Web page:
Did you know that volunteering has a positive impact on the giver as well as the recipient?
An increasing number of veterans suffering from PTSD are finding solace from mental anguish through volunteerism. Not only are they reconnecting with their communities, but they are also regaining a sense of purpose and pride. An article published in U.S. Veterans Magazine tells the story of Ian Smith, a depressed and suicidal Army veteran, who changed the trajectory of his life by serving a greater purpose.
At Camp Aftermath, we are approaching the long-term management of PTSD through philanthropy. By introducing deploying participants to the positive impact of volunteerism in Costa Rica, we will establish a routine of giving back in a low-stress environment. During their two-week itinerary, participants will take part in various forms of community service with the support of local registered charities. With the assistance of our mental health expert, Dr. Whelan, and Aftermath volunteers, we help participants embrace volunteerism and regain their sense of purpose through civic service.
Volunteerism is backed by scientific research.
Studies have shown correlations between volunteer work and improvements in the mental health of individuals. Research published by St. Louis University in 2017 has helped to articulate why volunteerism is so beneficial. It’s not simply about giving back – it’s about assisting with a difficult transition to a new life, reengaging with the community, reducing feelings of loneliness and isolation, and regaining purpose.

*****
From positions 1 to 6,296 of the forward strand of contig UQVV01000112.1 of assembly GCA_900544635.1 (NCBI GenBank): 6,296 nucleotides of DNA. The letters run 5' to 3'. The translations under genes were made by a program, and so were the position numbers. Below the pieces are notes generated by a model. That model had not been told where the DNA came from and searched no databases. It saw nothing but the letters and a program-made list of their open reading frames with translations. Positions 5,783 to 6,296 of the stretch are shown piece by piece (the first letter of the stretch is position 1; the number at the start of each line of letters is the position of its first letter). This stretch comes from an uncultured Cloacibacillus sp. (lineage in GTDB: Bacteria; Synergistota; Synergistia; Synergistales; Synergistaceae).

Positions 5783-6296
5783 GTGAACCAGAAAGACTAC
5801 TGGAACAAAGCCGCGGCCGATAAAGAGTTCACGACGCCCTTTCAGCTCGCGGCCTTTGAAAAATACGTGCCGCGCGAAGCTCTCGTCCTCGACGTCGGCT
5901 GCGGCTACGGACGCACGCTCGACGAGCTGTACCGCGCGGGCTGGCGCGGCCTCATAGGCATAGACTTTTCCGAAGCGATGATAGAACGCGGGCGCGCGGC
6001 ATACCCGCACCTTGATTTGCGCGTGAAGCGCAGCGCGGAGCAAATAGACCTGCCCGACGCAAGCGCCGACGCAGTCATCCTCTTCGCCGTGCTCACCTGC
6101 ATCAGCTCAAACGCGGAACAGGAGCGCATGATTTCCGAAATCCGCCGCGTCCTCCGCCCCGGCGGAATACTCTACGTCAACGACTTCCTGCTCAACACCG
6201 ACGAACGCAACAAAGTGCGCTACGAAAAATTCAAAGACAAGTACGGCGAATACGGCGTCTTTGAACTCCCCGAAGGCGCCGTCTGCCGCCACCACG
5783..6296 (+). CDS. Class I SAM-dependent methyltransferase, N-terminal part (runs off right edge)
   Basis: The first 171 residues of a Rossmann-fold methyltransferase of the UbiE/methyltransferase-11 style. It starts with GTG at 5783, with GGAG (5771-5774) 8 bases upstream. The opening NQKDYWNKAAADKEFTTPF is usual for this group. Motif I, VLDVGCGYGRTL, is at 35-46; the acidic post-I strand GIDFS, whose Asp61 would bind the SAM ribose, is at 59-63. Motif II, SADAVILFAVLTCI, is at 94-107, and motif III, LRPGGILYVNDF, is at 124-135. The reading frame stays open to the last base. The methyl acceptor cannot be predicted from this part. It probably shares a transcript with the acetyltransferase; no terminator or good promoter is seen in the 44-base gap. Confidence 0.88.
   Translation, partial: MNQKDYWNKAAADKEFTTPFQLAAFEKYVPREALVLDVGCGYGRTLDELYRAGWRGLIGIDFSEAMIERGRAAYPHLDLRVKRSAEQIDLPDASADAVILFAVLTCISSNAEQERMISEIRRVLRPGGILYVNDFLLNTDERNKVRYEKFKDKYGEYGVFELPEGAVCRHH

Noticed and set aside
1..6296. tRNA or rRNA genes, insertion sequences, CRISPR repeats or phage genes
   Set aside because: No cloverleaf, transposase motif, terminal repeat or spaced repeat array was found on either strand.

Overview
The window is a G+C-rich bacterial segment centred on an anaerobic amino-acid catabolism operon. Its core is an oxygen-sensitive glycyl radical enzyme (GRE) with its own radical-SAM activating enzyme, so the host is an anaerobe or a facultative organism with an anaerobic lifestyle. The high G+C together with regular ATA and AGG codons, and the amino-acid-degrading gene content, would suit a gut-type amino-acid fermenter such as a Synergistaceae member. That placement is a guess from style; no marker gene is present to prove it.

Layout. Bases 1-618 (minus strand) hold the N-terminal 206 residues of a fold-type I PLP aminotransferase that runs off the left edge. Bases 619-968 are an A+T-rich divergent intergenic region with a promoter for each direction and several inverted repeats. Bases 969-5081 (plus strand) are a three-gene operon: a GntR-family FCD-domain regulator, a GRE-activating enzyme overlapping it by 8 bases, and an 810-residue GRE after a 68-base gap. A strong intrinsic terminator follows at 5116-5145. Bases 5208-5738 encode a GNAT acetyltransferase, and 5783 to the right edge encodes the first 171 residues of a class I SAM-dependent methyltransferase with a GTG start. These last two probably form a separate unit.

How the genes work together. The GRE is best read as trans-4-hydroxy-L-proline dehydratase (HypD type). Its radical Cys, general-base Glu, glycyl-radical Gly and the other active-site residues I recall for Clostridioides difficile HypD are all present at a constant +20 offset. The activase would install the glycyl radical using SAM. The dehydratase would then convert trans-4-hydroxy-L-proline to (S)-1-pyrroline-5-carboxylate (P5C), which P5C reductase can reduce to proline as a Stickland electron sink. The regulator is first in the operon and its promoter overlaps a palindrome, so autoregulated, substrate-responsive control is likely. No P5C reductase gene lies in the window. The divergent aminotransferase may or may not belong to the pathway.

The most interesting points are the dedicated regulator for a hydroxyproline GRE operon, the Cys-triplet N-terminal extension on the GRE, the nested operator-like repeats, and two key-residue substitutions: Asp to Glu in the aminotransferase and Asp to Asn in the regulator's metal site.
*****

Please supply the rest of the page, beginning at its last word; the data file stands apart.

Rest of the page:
Our approach is long-term.
Support from Camp Aftermath doesn’t end when the participants return home to their families and communities. At this important juncture, the post-deployment phase of Camp Aftermath’s curriculum will be implemented. Our case officers will maintain contact with all participants and facilitate the enrolment of participants in volunteer work within their respective communities here in Canada. Our goal is to introduce a new way of life for the participants. One which enables them to re-join society and surround themselves with supportive and like-minded people. Our approach is to facilitate long-term management of PTSD.
How you can help
There are currently many amazing programs that focus on helping veterans and first responders suffering from PTSD. If you believe in our cause, please help us make Roto 0, our first retreat, a success and consider donating to our campaign on Canada Helps.
We are a registered charity with Canada Revenue Agency. For more information, please visit our status page on the Canada Revenue Agency website.